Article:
Handling deadly weapons
The V&A has collected arms and armour as examples of ornamented design and metalworking techniques from 1857 – and we have over 200 Japanese swords in the collection. In collaboration with the Studio Photography and Technical Services teams, over 2 months we audited, photographed and condition checked each of these bladed weapons individually at the collections store in Blythe House.
Before we could get started, we spent a fascinating afternoon of Samurai stories and training with Gregory Irvine, senior curator, from the East Asian Department. These edged weapons are still sharp – and the long, slender and gleaming metallic blades can be fearsome. Whether drawing a tachi or a katana, the toughest part is the initial pull to extract sword collar, before drawing the entire length of the blade. If you pull in an uncontrolled way, you can cut someone. Gloved and ready, I gave the sword an initial tug and then went on to slide the sword out slowly and carefully as it rested along the back of the sheathing – I had drawn my first sword!
Deeply embedded in Japanese politics, economics and culture, the samurai first appear in historical records in the 10th century. They came to prominence through their military prowess – they were experts in archery, swordsmanship and horseback riding. As Bushidō – ‘The Way of the Warrior’ changed and developed, so did the design and purpose of the Japanese sword.
These swords usually fall into one of three classifications: tachi, suspended with cords with the sharp edge down, in use from the 8th century through to the early 16th century; katana, the longer of the two swords carried through the belt, in use from the middle of the 16th century; and the wakizashi, the shorter sword worn through the belt with the katana. Towards the second half of the 16th century, it was characteristic for the samurai to wear two swords – one long and one short. The pairing of the swords, daisho, was formalised in the Edo period.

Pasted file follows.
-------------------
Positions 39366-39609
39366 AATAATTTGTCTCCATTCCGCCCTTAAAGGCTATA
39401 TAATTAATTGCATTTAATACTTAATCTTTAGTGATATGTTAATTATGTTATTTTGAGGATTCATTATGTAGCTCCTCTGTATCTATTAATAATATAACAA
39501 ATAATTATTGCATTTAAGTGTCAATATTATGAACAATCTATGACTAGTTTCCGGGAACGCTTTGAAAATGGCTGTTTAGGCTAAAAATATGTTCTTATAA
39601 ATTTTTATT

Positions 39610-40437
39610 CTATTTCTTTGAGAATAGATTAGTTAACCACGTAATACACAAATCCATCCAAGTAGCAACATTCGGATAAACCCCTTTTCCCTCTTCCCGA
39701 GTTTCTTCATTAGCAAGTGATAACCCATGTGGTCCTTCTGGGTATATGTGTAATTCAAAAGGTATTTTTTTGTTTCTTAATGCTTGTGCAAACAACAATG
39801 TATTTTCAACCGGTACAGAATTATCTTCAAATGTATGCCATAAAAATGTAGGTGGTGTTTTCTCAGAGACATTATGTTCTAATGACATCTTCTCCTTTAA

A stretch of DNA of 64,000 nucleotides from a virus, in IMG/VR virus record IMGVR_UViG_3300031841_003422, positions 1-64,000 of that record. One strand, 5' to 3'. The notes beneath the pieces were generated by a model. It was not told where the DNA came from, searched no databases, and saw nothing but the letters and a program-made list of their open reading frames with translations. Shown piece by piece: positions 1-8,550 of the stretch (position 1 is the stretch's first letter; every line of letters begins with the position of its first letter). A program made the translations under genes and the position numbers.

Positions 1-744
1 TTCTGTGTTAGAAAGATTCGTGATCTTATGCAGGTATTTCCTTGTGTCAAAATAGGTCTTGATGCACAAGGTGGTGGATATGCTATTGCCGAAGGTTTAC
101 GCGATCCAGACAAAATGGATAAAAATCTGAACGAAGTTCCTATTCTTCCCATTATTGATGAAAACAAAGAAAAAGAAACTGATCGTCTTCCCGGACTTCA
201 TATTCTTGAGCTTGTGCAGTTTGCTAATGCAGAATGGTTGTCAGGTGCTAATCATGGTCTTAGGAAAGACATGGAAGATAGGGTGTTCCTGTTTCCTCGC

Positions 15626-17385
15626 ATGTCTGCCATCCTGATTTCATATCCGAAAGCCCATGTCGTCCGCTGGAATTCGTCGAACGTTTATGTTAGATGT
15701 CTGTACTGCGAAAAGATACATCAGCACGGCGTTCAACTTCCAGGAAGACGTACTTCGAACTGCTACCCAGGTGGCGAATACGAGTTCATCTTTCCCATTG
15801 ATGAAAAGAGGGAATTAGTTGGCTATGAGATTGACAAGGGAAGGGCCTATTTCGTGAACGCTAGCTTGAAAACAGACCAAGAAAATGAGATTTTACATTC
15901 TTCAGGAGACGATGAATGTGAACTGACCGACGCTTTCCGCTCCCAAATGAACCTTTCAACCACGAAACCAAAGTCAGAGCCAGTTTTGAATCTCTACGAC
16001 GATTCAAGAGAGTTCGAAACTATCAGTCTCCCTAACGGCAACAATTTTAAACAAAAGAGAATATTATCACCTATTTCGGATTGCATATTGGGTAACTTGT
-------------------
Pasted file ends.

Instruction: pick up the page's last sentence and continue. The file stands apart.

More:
During wartime, a samurai had a bow in one hand, a tachi suspended from the waist, and a koshigatana passed through the belt. They were obliged to practice martial arts to maintain their skills during peacetime – and swords of wood or bamboo were used to practice. During the Edo period, 1600 – 1868, as the memory of actual conflict grew hazier, the design of swords straightened and narrowed towards the tip, reflecting the shape of the practice weapons.
As fewer swords were used, swordsmiths took this opportunity to concentrate on the artistry and blade-appraisers to test the cutting efficiency. The swords were tested on corpses tied together to increase resistance to the cut. Even though the swords were no longer designed for battle, some blades were able to cut through seven bodies bundled together in a single blow!
The process of unsheathing a sword became easier gradually, but it was only half the battle won; putting it back into the scabbard also has its intricacies. First, the blade-tip is gently rested at the opening of the scabbard. Once the blade is firmly held in position, you slide it into the scabbard, aligning the curvature of the blade and case. A slight wriggle can scratch the cutting edge as it is delicate, despite being intended to cut through armour.
After learning to handle the long tachis and katanas, I came to audit the naginata, a short but steeply curved sword. The naginata, a type of pole weapon, was extremely effective against warriors on foot and used to keep rivals at a distance. The weapon was also useful against mounted samurai, and was used to attack a horse’s legs to dismount enemies – and then to attack them once they had fallen. In battle it was generally wielded in large sweeping motions, but could also be thrust directly through traditional Japanese armour. Even the butt-end of the pole was capped in steel – ready for attack.
- G. Irvine and H. Green, The Japanese Sword, V&A Publishing, 2000
- Morihiro Ogawa, Art of Armor, Yale University Press, 2012